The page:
Three Years: An Addendum to The Pilgrim Essays

It is a bit more than a month away from the calendar anniversary of my reception into the Orthodox Church by chrismation. The liturgical anniversary this year will fall very close to the calendar date. As I have done each year since, I want the influence of more time and experience to work its energies on the perspective with which I view the precise same events. Any such changes, however imperceptible, do not of course change the facts of the past, but sometimes, by grace, they do elicit new understandings. I have in the past spoken of a new awareness of providence, of the healing of the rift of head and heart and its accomplishment in the askesis of a particular way of living, and with that, of promise. It seems to me, though I am no prophet, that these themes will remain with me through the end of this life. I don’t know that I will understand them more adequately as time goes on, but I do hope to live them more deeply.

There may well be another theme to add to these, one which has been exhibited, perhaps providentially, though not intentionally, through the lack of activity on this blog. It is the activity of silence and the value of such an activity to one’s soul. The Rule of St Benedict devotes all of chapter 6 to silence; the ninth rung of the ladder of humility in chapter 7 is that of silence; and in chapter 42 the monks are directed not to speak after the observence of the last office of the day, Compline. That silence is an activity and not a passive state can be understood from just a brief moment’s reflection: imagine refraining from saying anything to anyone for an entire day, then imagine refraining from daydreaming for an entire hour, then imagine doing nothing but holding your attention, without any distracting thoughts, on the presence of God for a single full minute. It takes a very great energy to be silent.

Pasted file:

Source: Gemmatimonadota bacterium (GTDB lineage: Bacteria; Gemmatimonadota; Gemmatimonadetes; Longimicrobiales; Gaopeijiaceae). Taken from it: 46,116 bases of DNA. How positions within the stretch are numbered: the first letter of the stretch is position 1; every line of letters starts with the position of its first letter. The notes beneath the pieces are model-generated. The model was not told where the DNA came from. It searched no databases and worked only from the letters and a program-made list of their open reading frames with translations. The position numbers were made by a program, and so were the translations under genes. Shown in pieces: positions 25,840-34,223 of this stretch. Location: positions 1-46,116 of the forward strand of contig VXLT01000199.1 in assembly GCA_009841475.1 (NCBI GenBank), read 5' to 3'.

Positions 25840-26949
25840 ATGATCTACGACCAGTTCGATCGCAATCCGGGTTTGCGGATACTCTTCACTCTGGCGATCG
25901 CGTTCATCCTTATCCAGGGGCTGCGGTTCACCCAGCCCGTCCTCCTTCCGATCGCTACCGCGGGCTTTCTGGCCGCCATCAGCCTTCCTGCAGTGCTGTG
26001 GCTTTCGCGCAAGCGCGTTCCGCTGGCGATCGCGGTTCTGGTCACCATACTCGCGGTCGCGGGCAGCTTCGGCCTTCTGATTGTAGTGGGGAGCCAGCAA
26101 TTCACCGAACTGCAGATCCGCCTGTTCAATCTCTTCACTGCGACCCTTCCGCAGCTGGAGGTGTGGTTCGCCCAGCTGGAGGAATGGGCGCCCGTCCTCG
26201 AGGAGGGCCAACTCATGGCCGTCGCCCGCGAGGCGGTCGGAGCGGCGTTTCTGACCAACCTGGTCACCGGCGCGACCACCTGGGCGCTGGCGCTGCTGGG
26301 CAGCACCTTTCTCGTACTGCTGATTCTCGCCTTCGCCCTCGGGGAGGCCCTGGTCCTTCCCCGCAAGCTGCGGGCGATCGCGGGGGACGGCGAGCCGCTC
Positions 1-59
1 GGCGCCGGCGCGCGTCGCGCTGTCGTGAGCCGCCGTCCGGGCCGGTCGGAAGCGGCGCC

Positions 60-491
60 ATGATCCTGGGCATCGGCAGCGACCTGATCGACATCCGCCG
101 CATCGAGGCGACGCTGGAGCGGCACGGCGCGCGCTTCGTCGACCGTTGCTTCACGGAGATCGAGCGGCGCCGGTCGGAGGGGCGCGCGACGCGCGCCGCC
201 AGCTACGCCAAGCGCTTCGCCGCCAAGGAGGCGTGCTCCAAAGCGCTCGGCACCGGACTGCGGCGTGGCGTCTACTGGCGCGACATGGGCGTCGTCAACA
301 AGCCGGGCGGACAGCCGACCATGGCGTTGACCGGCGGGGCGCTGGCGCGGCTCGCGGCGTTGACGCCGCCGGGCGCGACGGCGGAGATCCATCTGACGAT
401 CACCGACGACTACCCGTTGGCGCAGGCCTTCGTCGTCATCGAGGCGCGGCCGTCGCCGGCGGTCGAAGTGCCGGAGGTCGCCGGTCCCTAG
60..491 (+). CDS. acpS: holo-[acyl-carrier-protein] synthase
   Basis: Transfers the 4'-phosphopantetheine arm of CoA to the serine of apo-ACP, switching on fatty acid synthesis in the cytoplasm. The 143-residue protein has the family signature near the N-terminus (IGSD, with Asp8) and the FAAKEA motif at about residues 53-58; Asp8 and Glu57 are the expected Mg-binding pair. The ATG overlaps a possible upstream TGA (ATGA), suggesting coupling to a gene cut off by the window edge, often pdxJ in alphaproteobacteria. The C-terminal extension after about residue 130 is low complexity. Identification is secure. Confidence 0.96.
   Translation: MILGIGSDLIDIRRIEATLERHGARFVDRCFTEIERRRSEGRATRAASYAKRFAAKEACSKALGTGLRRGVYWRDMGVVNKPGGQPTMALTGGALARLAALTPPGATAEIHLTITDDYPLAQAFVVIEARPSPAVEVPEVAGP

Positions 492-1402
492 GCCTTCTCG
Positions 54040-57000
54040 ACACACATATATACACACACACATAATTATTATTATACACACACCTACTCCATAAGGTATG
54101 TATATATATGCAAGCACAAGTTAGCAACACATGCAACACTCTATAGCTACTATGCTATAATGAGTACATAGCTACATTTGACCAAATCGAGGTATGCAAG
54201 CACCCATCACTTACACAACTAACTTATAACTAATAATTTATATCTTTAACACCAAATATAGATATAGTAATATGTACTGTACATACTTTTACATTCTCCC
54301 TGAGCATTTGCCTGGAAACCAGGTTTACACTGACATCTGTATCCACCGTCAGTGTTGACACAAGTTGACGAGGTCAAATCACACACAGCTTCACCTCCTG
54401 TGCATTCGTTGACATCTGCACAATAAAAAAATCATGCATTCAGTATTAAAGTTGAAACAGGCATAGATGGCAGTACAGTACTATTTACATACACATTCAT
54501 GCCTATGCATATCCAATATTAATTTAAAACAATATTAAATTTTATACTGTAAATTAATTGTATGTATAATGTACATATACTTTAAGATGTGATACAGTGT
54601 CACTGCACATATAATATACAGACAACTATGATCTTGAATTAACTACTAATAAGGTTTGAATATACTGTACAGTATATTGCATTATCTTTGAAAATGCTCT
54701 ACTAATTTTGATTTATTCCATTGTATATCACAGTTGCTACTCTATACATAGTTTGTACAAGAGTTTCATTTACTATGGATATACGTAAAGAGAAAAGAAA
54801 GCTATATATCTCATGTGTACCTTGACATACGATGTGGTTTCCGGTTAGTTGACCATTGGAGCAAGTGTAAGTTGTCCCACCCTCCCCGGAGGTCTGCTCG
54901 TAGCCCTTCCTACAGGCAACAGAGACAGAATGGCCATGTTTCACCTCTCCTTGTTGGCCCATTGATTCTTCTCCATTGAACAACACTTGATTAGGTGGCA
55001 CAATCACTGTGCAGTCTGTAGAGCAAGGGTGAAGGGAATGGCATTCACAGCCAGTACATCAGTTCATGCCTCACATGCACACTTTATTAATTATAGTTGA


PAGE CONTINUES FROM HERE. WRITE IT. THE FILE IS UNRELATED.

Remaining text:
I have read–I am sure I cannot speak with authority from my experience–that the achievement of true silence of lips, mind and heart is itself a purer form of activity than the restraint of speech and thoughts and distractions. But we know from those that have gone before us that aside from God’s gracious gift, we first must purge ourselves through restraint (via the askeses of Christ’s way of life) before we can experience the more pure activities of true silence. As I say, for me, this is all secondhand knowledge.

Yet, this first sort of silence, the askeses of restraint, is not without grace and mercy. One very mundane gift is that the restraint of thoughts, words and distractions one exerts is productive. It seems perhaps strange to say this, since words and speech are so influential and, well, useful. We use words and speech to express and to meet needs, to motivate choices and actions. But there is I think a unique and sometimes inversely proportional influence that silence (even the silence of restraint) brings to bear on one’s soul and the events and actions it engenders and endures. But just by stating this, I have hit the limit of a mystery I cannot understand. A fecund mystery, I think. But nonetheless to me presently opaque.